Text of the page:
Mr. Gleason talked about his experience as a firefighter from 1964 to 2001.  He said we have the 10 Standard Orders, 18 Watch Out situations, and LCES ( Lookouts, Communication, Escape Routes, Safety Zones) – many firefighters see these as guidelines, not rules.  He said firefighters don’t need more rules, they need experience in risk management.  He said it was important to retain experienced people and to have a mentoring program.  He said firefighters are vulnerable during a transition fire in assessing whether to engage or disengage.  He said many firefighters see the 10 standard orders and 18 “Watch Out” situations as guidelines rather than rules.  Mr. Gleason said he thought mentoring entry level employees and using every opportunity to give trainees on-the-job experience would help.  H said firefighter safety is determined by leadership – wildland firefighting is manual labor in a highly complex and dynamic environment.  He welcomed Congressional oversight of firefighter safety. 

Mr. Weaver spoke painfully of the loss of his son and called for accountability by the Forest Service in the death of his son.   Senator Cantwell asked if his son had been trained in firefighting.  Mr. Weaver said Devin had received a week of training and had showed him and his mother the list of safety rules.  Mr. Weaver said his son thought the Forest Service adhered to the rules but it appears the Forest Service does not and his son is dead as a result. 

Senator Cantwell asked Mr. Gleason if the conditions of the fire would have been obvious to most people.  Mr. Gleason said the fire behavior indicators were there and the crew supervisor should have seen them.  He said 1st year firefighters would not have had the experience to realize the complexities of fire behavior and weather.  He said he thought the focus on orders and rules tends to skip the need for risk management.  He said all wildland fire management agencies need common values, that it is okay to speak up and refuse assignements in unsafe conditions.  He said this is made more difficult by the number of agencies (state, local, and federal) and parts of the country where conditions vary.  He said he thought training needed to be continual and people needed to learn to make decisions by watching experienced people. 

Senator Cantwell asked Mr. Schaenman if Tri Data, Inc.’s recommendations had been implemented.  Mr. Schaenman replied that many have been implemented and that changes can take years to implement because they deal with human behavior and can be costly.  He said many resources are needed to improve mentoring, use simulations, improve communications. He said most of all people need experience.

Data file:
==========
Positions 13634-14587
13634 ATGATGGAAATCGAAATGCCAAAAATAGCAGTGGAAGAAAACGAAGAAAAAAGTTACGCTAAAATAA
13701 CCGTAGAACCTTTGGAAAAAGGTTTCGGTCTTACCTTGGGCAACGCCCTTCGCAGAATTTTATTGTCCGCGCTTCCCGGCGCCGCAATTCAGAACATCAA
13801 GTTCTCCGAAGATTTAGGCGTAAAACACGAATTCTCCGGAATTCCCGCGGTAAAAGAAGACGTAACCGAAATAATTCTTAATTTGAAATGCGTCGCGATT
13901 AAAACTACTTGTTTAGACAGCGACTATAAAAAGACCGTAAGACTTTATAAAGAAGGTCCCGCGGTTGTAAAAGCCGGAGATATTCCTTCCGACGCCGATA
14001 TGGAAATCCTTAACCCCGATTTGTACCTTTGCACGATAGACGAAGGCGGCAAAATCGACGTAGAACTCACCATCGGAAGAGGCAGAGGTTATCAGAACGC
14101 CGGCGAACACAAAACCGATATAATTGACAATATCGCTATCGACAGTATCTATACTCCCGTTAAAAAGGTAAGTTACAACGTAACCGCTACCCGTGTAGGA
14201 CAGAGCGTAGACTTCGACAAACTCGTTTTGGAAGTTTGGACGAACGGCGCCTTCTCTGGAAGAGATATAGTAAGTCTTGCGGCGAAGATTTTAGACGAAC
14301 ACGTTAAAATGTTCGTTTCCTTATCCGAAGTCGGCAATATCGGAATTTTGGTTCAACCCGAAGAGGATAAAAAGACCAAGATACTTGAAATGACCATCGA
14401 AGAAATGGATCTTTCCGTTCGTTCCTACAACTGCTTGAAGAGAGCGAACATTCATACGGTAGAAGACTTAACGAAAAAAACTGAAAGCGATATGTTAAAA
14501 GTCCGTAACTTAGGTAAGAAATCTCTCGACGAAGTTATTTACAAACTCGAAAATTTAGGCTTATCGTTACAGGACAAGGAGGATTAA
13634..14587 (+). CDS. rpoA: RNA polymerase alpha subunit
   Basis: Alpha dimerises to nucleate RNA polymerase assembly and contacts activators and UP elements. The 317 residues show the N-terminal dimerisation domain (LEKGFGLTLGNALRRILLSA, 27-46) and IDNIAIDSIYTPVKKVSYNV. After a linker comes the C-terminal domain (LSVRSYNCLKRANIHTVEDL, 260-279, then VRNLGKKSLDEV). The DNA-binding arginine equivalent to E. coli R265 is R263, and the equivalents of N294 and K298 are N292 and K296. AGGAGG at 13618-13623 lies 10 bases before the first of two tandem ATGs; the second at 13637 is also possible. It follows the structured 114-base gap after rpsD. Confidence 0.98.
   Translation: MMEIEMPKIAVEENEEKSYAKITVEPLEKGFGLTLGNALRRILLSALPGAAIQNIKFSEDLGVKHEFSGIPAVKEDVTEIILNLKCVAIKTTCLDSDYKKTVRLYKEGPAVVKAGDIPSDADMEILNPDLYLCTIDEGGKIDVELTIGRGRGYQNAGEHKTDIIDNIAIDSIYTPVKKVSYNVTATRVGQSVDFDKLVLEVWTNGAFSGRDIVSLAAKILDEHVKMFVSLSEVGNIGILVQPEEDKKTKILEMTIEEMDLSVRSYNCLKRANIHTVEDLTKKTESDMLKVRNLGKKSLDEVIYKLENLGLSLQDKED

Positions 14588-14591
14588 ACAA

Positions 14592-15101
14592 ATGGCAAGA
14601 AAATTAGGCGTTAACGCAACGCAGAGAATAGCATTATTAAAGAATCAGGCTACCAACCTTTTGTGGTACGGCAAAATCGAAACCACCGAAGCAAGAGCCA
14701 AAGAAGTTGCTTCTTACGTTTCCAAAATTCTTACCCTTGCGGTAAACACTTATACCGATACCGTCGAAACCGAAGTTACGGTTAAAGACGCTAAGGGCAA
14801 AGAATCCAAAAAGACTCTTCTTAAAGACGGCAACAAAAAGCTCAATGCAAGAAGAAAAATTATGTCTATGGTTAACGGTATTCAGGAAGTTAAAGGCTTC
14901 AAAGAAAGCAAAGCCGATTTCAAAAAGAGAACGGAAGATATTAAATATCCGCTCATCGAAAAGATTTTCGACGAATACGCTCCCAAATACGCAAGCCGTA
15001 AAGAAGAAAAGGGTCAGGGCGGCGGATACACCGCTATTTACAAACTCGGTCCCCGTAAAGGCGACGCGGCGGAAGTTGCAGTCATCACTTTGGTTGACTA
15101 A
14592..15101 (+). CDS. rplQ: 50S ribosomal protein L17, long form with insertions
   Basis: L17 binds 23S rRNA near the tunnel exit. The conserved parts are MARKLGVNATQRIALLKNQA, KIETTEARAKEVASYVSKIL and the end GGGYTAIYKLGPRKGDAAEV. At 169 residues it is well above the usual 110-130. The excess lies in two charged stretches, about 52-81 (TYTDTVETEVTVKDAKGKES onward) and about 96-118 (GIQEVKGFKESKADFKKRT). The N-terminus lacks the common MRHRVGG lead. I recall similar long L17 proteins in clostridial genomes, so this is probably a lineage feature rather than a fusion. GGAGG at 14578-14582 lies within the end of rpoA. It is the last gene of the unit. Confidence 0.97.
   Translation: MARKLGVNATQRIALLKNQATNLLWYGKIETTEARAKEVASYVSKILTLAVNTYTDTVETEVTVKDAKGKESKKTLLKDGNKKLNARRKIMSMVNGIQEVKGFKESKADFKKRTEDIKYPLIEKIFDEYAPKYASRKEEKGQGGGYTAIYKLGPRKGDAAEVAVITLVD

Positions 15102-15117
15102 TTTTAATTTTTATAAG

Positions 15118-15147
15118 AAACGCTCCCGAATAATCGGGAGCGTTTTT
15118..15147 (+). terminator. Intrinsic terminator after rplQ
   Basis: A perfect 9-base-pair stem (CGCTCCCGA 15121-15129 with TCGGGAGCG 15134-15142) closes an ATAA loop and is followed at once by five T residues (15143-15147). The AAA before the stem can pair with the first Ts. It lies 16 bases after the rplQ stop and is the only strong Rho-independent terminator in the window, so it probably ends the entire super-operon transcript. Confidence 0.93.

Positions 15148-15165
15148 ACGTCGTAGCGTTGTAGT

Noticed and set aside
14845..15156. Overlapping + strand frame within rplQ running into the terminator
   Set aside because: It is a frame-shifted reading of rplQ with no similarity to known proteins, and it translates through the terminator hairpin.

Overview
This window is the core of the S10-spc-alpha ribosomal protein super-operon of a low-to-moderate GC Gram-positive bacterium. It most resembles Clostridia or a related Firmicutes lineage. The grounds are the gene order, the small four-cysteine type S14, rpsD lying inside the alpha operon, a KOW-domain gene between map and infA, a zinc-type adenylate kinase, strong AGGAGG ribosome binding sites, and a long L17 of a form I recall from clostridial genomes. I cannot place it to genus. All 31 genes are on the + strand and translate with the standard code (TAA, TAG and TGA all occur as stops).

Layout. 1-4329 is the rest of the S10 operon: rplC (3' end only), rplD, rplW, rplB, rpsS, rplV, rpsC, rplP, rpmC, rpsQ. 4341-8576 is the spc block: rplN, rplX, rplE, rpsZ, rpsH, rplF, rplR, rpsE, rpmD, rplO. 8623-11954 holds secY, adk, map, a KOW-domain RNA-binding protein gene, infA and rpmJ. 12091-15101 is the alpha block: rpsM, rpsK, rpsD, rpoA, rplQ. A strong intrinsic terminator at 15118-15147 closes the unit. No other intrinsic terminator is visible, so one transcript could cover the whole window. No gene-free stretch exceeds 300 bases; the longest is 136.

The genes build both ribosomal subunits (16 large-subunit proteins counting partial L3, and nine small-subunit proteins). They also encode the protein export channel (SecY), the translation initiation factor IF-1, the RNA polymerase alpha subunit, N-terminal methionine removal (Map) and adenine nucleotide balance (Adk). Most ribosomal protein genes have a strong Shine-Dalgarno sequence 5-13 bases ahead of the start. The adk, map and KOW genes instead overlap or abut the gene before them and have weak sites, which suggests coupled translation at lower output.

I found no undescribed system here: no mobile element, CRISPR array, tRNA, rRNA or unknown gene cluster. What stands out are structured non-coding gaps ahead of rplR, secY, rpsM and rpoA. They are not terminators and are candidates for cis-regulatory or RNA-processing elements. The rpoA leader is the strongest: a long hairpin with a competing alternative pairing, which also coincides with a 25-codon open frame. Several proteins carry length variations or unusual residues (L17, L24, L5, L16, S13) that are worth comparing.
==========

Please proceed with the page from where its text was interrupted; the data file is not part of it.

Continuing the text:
Mr. Williams said firefighting is a high risk, high consequence business.  He said that the Forest Service safely and effectively controls over 10,000 wildfires every year but even one accident is unacceptable.  Mr. Williams said we are proud of the “can do” spirit, but we understand the critical importance of following established safe practices.   He said whenever crew leadership or supervisory controls or managerial controls fail, narrow margins separate “can do” from “make do” and “make do” from tragedy.  He said there is an administrative review underway to determine if a falldown in leadership, supervision, or management contributed to the death of the firefighters.  Mr. Schaenman said he recommends keeping track of near misses, as pilots do, so accidents can be prevented. 

Senator Cantwell asked the panel what each would recommend regarding safety.  Mr. Gleason recommended training and mentoring.  Mr. Schaenman recommended more efforts in safety and training and asking the firefighters what they think.  Mr.  Weaver said he thought accountability to keeping safety rules was the most important thing. 

For more information, contact: Chris Rose, Legislative Affairs. E-mail: crose@fs.fed.us  Telephone: (202) 205-1011.